Looking for Expert Legal translation services?
Having provided legal document translation and interpreting services for over 25 years, we are proud to have taken the step into opening a specialised branch of Inpokulis dedicated to certified legal translation services.
Our translation services have been ISO certified since 2009
Accuracy is not an option
When it comes to multilingual litigation, every person is entitled by law to proper interpretation, and every document a proper translation, in order to ensure a fair trial.
Our legal expertise
Our team of legal translators specialises in providing legal and financial translation, interpreting, proofreading and language services for the legal and financial sectors. So, whether you need certified document translations for an immigration process, or accurate court interpreting to assist your case, you’ve come to the right place.
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The Expert Legal team is made up of professional legal translators with proven experience and qualifications, including former lawyers and solicitors, each of whom translates exclusively into their mother tongue.
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Find out more about our processes, quality standards, and even some fun facts.
Everything you want to know about Expert Legal Translation Services
Below you’ll find answers to our most commonly asked questions. If you don’t find the answer you are looking for, please contact us
Because we’re well-versed in precision and nuance, in exact terminology and specific processes. From understanding the meaning and purpose of a document to providing the equivalent for use in an entirely different legal system, we have built our expertise up over the years and continue to hone our practices and expand our knowledge with each passing day to better meet your legal document translation needs.
Because no one is more aware than us of the specific meeting point between the law and linguistics.
We are full members of the Portuguese Association of Translation Companies, a network member of EUATC and the Portuguese member of Eulogia, the European Alliance of Translation Agencies.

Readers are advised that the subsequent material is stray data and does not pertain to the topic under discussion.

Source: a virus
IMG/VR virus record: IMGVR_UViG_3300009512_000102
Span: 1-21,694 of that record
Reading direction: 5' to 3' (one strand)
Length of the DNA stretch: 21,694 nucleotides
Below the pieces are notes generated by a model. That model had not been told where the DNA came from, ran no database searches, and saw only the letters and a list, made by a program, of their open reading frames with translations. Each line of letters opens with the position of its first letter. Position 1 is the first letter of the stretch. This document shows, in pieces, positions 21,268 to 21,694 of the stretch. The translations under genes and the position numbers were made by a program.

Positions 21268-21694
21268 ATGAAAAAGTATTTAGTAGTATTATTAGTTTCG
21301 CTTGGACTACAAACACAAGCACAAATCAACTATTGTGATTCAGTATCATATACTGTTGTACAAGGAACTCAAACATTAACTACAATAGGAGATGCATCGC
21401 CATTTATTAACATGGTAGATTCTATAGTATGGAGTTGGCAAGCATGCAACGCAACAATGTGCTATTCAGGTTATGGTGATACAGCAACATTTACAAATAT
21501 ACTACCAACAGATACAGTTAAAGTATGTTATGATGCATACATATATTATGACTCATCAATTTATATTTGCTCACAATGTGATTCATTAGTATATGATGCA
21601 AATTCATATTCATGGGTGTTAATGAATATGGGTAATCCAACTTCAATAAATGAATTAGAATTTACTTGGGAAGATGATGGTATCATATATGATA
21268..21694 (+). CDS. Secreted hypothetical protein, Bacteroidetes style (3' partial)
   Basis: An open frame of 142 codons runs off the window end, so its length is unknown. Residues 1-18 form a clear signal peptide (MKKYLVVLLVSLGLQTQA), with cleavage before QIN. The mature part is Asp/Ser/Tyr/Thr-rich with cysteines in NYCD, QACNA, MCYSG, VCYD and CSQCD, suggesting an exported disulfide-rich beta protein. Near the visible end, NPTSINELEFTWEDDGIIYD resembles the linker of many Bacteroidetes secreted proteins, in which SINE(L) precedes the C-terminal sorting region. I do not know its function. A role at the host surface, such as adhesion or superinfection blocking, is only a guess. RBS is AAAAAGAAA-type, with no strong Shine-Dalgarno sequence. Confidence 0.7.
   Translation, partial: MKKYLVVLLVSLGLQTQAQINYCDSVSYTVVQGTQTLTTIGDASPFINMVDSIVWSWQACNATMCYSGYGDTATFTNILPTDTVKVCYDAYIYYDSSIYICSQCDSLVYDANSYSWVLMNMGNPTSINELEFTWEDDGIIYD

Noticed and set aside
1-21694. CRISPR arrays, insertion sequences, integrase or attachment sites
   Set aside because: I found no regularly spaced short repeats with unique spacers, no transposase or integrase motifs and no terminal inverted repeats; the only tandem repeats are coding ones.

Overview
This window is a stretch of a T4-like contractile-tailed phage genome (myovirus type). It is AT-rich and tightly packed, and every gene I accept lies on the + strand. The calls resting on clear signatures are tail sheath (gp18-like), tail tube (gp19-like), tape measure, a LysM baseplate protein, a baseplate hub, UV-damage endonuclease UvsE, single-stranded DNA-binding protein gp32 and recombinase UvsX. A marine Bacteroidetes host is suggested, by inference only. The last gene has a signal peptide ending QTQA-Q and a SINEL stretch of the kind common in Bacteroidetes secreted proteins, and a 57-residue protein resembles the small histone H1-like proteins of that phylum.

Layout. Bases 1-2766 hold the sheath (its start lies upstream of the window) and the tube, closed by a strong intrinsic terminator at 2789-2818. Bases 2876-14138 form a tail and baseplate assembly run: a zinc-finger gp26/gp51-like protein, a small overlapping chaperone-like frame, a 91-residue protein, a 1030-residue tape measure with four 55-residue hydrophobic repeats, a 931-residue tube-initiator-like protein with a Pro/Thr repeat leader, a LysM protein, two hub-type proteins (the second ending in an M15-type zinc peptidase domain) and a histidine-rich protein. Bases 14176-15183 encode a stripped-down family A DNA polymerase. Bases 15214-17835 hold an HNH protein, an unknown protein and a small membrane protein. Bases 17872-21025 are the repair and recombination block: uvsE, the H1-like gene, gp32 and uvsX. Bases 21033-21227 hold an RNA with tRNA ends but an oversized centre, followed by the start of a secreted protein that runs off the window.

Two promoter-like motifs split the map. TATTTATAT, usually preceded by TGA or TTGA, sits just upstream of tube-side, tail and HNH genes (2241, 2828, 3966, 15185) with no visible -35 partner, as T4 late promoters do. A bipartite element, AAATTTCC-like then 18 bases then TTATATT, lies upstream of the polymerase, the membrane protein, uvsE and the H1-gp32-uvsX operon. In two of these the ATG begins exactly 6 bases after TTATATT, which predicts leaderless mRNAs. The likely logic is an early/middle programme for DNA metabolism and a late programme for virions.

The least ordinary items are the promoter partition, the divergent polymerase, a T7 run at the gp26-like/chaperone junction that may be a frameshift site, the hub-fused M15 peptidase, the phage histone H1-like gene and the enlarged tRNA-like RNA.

Quality is essential when providing translation services, so we have processes in place to ensure it never slips for a second.
Always proofread by a second translator, our translations are guaranteed to meet ISO 17100:2015 quality standards, a badge we wear proudly, and that is renewed every year following audits carried out by Bureau Veritas (www.bureauveritas.pt).
Meeting all your legal translation needs
We translate the full range of legal documents you may require, from certificates to contracts, deeds, social pacts, petitions, notifications, and rulings, among others, in more than 600 language combinations.
What’s more, the diversity of our team means we can operate within all areas of the law confidently and accurately, our legal translation services spanning litigation, commercial, labour, family, international, tax, criminal law and more.
We provide certified legal translation services
Translations can be certified in various ways, depending on what the certified legal translation will be used for.
Inpokulis provides the following types of certifications to ensure your needs are met:
✓ ISO 17100:2015 Quality Certification with a declaration issued by Inpokulis on headed paper stamped by the company and signed by the translator
✓ Notarial certification
✓ Certification by a lawyer or other authorised entity for documents where notarial certification is not required
✓ Apostille for documents issued in Portugal